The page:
Re: [PATCH 1/3] sched: add sched_task_call()
From: Vojtech Pavlik
Date: Thu Feb 19 2015 - 11:34:07 EST
On Thu, Feb 19, 2015 at 10:24:29AM -0600, Josh Poimboeuf wrote:
> > No, these tasks will _never_ make syscalls. So you need to guarantee
> > they don't accidentally enter the kernel while you flip them. Something
> > like so should do.
> > You set TIF_ENTER_WAIT on them, check they're still in userspace, flip
> > them then clear TIF_ENTER_WAIT.
> Ah, that's a good idea. But how do we check if they're in user space?
I don't see the benefit in holding them in a loop - you can just as well
flip them from the syscall code as kGraft does.
> > I still absolutely hate you need to disturb userspace like that. Signals
> > are quite visible and perturb userspace state.
> Yeah, SIGSTOP on a sleeping task can be intrusive to user space if it
> results in EINTR being returned from a system call. It's not ideal, but
> it's much less intrusive than something like suspend.
> But anyway we leave it up to the user to decide whether they want to
> take that risk, or wait for the task to wake up on its own, or cancel
> the patch.
> > Also, you cannot SIGCONT a task that was SIGSTOP'ed by userspace for
> > what they thought was a good reason. You'd wreck their state.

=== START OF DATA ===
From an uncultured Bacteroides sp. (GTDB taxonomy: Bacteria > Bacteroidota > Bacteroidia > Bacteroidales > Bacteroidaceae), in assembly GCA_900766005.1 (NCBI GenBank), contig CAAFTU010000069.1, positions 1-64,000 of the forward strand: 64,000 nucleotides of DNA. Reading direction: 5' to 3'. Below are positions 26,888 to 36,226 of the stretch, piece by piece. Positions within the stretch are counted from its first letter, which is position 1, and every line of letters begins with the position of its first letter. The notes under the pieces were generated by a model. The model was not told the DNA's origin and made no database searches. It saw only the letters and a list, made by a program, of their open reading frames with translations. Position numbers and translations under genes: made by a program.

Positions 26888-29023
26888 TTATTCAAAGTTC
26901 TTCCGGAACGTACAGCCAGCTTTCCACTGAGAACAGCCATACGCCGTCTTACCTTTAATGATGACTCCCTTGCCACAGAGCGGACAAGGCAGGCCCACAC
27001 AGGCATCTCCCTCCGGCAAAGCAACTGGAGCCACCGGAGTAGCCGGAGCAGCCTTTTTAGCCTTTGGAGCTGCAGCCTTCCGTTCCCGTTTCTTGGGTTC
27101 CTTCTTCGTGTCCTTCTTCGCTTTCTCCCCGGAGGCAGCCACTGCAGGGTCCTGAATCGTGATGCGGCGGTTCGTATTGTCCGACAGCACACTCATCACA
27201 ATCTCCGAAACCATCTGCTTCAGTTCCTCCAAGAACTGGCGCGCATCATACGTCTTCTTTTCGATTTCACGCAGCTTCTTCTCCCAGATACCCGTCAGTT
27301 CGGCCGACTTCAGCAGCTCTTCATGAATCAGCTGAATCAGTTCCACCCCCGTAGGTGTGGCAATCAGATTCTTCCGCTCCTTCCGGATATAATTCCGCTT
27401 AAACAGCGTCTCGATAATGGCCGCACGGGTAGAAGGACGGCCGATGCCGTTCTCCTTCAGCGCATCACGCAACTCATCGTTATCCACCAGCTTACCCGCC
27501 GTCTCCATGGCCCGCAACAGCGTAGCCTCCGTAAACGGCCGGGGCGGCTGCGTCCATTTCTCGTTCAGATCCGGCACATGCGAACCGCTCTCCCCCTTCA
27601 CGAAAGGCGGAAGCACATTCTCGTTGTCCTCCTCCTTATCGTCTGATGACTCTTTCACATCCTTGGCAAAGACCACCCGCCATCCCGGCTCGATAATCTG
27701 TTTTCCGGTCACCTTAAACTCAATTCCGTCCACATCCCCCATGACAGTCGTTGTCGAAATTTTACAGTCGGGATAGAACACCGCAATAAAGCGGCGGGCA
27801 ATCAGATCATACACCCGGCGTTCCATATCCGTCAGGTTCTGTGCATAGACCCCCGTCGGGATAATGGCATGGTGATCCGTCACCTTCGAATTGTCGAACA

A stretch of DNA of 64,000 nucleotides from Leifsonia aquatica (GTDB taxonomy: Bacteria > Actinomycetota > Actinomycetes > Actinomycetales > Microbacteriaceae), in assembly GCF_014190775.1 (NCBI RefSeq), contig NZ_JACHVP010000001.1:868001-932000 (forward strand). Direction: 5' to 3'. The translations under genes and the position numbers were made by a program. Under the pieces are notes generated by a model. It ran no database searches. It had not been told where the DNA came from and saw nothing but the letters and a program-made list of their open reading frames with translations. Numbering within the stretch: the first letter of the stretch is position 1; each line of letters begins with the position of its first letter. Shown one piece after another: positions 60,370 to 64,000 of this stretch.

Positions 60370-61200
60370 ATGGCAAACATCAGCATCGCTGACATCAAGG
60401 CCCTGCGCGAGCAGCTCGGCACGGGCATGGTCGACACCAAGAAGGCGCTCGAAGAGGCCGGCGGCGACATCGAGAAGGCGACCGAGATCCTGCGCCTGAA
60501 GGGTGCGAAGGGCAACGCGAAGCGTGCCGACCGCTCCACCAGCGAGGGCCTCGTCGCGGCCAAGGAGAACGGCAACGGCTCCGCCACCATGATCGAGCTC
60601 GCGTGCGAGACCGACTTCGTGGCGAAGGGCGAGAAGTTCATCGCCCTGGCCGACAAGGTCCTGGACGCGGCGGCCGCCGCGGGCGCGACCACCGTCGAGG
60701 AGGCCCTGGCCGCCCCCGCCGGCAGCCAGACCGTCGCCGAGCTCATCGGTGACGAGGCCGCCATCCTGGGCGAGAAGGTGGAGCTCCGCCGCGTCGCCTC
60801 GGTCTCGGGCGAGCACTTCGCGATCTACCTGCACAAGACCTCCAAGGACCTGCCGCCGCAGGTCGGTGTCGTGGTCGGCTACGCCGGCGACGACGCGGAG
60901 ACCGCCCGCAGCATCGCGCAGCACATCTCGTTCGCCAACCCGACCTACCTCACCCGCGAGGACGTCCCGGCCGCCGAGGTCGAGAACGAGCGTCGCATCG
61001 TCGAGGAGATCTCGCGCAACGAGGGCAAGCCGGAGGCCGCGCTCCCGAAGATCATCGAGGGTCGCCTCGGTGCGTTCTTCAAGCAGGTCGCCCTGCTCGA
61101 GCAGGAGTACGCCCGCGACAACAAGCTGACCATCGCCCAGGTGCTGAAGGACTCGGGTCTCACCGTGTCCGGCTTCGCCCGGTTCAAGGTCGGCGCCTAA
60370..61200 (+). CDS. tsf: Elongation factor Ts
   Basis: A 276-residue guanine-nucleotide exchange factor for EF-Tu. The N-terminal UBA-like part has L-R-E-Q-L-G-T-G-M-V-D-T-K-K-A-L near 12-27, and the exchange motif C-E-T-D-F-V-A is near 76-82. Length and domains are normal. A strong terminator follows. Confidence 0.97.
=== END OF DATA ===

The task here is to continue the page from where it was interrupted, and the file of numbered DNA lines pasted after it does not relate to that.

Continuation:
> Hm, that's a good point. Maybe use the freezer instead of signals?
> (Again this would only be for those user tasks which are sleeping on a
> patched function)
> > > But now I'm thinking that kthreads will almost never be a problem. Most
> > > kthreads are basically this:
> > You guys are way too optimistic; maybe its because I've worked on
> > realtime stuff too much, but I'm always looking at worst cases. If you
> > can't handle those, I feel you might as well not bother :-)
> Well, I think we're already resigned to the fact that live patching
> won't work for every patch, every time. And that the patch author must
> know what they're doing, and must do it carefully.
> Our target worst case is that the patching fails gracefully and the user
> can't patch their system with that particular patch. Or that the system
> remains in a partially patched state forever, if the user is ok with
> > > Patching thread_fn wouldn't be possible unless we killed the thread.
> > It is, see kthread_park().
> When the kthread returns from kthread_parkme(), it'll still be running
> the old thread_fn code, regardless of whether we flipped the task's
> patch state.
We could instrument kthread_parkme() to be able to return to a different
function, but it'd be a bit crazy indeed.
Director SUSE Labs
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